Next: NZ & Canada Employment Data

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Right now, most countries are looking towards ways to ease social distancing measures that harm the economy. Therefore, the next area we need to be focusing on is employment.

The evolution of the jobs market is likely to be the key to understanding how forex behaves over the next couple of months. And, it’s likely to be the driver of both public policy and central bank action.

In order to have a V- or even a U-shaped recovery, we need businesses functioning and people willing to spend because they have a steady income.

For the last several weeks, the economy in most places has been functioning on “essential” products and services. That is an economic activity level way below what we normally have.

If we are going to return to “normal”, people have to have the job security to be willing to spend on non-essential items.

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Getting a Handle on Kiwi Data

Tracking how employment is and will be evolving in New Zealand is going to be a bit of a challenge. This is because we only get the data every three months.

Therefore, we’re going to have to turn to alternative metrics, such as PMI, and electronic card transactions. It also means that the quarterly data we will be getting tomorrow is especially important.

But, that doesn’t mean we are likely to see a sudden, significant move when the data does come out.

We will have jobs data for the first months of the year, and that likely doesn’t capture the full effect of the coronavirus on the economy. New Zealand didn’t start closing business activity until comparably late.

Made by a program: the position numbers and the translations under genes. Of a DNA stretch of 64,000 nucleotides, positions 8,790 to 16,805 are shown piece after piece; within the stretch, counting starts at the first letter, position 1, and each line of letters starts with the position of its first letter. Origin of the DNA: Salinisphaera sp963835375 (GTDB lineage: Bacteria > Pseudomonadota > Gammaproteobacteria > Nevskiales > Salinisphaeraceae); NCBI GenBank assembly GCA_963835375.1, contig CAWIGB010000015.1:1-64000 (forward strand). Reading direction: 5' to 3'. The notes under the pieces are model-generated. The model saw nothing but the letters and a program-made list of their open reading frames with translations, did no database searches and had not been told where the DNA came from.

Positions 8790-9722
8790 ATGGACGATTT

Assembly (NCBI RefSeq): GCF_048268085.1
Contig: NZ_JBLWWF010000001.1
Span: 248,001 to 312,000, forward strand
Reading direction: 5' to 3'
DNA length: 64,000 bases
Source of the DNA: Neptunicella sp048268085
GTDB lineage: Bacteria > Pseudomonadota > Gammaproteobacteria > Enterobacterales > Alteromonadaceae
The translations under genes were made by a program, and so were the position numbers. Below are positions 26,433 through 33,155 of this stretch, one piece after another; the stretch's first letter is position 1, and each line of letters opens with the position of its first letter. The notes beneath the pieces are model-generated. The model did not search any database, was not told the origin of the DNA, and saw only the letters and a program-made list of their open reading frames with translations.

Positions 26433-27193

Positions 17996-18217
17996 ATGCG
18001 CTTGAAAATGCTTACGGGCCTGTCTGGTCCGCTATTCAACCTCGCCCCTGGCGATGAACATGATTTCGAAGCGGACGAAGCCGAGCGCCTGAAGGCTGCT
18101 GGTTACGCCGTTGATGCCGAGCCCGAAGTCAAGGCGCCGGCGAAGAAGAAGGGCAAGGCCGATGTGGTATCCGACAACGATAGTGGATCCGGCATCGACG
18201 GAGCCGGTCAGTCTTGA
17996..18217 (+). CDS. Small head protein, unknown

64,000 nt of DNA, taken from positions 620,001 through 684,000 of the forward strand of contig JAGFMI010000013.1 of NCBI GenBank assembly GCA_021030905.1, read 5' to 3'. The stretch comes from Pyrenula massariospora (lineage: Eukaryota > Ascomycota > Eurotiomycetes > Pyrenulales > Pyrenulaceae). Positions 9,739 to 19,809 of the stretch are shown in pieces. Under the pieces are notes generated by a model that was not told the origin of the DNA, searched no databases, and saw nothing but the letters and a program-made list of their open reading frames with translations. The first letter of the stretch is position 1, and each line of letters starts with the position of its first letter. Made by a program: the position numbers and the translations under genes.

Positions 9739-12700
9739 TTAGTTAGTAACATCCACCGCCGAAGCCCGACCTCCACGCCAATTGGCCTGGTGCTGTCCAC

Job losses are generally later in the economic cycle.

What We Might Expect

What the market is really looking for here, both in the case of New Zealand as well as Canada, is guidance. How will things evolve?

The key is the second-quarter figures. What we will be looking for in the data this week is to see if it’s possible to establish a trend. From there, we can identify the inflection point from which we’d expect a recovery.

Canada also started their lockdowns later than most other countries, not until March was pretty much over. But there already had been layoffs in March.

It was the highest number in the country’s history, as a matter of fact, mirroring their southern neighbor.

Expectations for New Zealand

Coming up tonight, we have New Zealand Employment Change. Expectations are for it to register -0.3% compared to 0.0% prior, a modest decrease in the number of people employed.

We can expect this to cause the unemployment rate to move up to 4.3% from 4.0% prior, not all that far from what the RBNZ considers full employment.

As such, not much of a reaction in the market is expected, unless the result misses the mark by at least a whole percentage point. An increase in employment is not at all expected, and a significant increase in unemployment would be easy to explain and hardly surprising.

Canada’s Turn

The headline is likely to read that Canada hit the highest number of jobless in its history.

Unemployment is projected to jump to 16.0% (no, that’s not a typo) from 7.8% prior. Job losses are projected to nearly triple at 2.75M, compared to just 1.01M in March.

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